I usually do lessons when I feel like doing them. I try to at least do 5 every time I do a lesson, which usually is not an issue. With radicals, I usually knock them all out together. With kanji, I do them in batches of 5, and if I feel like I will have some trouble recalling that last batch of kanji, I stop until I feel like I can continue lessons with little headache. In terms of vocabulary, it all depends on how “simple” the vocabulary is. If it is a bunch of jukugo words, I can easily knock out 10-20 vocabulary throughout the course of a day. Usually I level up between 20-25 days. It’s slow but I like this pace, and I’m not really going for tests like the JPLT. I am also not keeping up with any classes so again, I can set my own perfect pace and I love it.
Sorry for the really long post! I didn’t expect it to be this long!
I tend to vary how many lessons depending on what is in the queue. For radicals, I typically try to get all of them in one set of lessons.
For kanji, I usually limit myself to 10 per day since I find that I struggle on reviews when I do more than that since I’m learning twice the information, meaning and reading, compared with radicals.
Once I get to vocab, I usually do 20 per day. I’ve found that a lot of the vocab tends to reinforce a reading I’ve already learned so I don’t have to remember as much and can handle a few more reviews.
I’ve found that this approach usually leads to a nice ebb and flow for each level where I tend to have more reviews at the beginning and end of each level when I’m reinforcing vocab and readings from a previous level or the end of the current level. But I get less reviews in the middle of the level when I’m usually learning the most new material and am the most likely to need a little more time breathing room to remember everything. I also feel like I rarely go through a long stretch without new lessons using this approach.
I like to apply the ‘clean as you go’ philosophy to WaniKani, as I do with most other things in my life. Basically clear out all the new things that come up the next morning before I have to go to work. If I didn’t do this, the number would pile up like dishes in a sink and I’ll never want to touch them again.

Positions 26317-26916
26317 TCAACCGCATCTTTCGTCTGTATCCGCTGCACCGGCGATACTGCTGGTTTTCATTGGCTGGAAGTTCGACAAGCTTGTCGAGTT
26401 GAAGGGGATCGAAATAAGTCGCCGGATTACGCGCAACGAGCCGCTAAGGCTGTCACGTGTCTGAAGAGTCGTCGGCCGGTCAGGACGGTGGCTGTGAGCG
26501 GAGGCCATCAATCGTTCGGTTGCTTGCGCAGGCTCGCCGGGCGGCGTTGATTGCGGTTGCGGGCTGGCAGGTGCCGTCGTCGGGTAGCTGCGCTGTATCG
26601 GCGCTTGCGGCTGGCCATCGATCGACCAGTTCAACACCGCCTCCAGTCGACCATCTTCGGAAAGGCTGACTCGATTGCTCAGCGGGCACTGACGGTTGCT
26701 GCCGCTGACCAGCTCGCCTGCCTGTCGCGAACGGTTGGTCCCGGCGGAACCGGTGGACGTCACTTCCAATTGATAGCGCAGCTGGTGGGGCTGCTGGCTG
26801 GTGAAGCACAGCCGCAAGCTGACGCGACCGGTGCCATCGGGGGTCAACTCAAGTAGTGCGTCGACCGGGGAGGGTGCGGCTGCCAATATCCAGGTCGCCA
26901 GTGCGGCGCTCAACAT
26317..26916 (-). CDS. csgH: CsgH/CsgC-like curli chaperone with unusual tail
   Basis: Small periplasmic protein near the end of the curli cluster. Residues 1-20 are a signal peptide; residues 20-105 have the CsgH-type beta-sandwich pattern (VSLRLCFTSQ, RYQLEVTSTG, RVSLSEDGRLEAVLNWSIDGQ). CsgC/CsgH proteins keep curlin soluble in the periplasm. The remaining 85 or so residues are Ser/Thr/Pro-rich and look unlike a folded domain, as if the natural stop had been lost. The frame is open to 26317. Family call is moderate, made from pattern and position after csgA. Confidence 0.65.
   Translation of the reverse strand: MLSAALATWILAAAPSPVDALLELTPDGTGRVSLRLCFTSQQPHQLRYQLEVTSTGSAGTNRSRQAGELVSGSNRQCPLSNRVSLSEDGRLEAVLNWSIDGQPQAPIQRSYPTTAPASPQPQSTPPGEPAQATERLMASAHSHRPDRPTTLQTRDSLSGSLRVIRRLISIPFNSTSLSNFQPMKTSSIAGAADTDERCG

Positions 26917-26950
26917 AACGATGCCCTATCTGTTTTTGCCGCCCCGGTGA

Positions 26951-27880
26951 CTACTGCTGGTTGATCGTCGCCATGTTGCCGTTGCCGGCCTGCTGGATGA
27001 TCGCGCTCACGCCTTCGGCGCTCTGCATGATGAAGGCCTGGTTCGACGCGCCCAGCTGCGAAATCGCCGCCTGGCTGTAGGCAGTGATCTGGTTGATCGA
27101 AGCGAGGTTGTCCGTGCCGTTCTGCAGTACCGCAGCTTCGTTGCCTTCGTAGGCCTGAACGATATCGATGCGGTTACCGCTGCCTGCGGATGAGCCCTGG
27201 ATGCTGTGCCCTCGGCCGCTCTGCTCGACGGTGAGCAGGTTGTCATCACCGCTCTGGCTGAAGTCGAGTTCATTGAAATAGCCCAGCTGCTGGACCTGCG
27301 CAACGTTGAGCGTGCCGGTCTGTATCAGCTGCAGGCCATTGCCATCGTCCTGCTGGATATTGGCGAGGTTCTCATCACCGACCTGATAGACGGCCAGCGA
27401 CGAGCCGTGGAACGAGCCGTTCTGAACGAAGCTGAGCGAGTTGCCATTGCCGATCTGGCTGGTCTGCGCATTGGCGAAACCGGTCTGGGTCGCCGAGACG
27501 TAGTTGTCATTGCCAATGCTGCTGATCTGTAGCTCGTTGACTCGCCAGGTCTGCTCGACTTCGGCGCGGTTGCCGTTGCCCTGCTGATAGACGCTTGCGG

Barring the first levels, I’ve been keeping an average 7 day schedule since the start. As soon as radicals unlock, I bang them out in one sitting. If I’m able, I’ll go through the first wave of kanji then as well. If not, I’ll wait a few hours/until the next morning to get through all the kanji. Vocabulary gets done over the next 2 days or so, in batches of 15, 20, 30, or more… It all depends on what I can manage. I just make sure I’m at 0/0 whenever it’s time to unlock new things. I often look ahead at what will show up in the next lesson batch…not to deeply study it, but it does help to have a quick read through before they show up.
I keep this schedule not because I have something to prove…it’s more like extreme anxiety about falling off the horse crabigator. WK has been the thing that really got me motivated to study Japanese after trying and making abysmal progress for too long. The schedule it gives me is both a challenge and structure.
I find this highly relatable. It’s an inspiration to see you’ve been able to maintain that through 29 levels.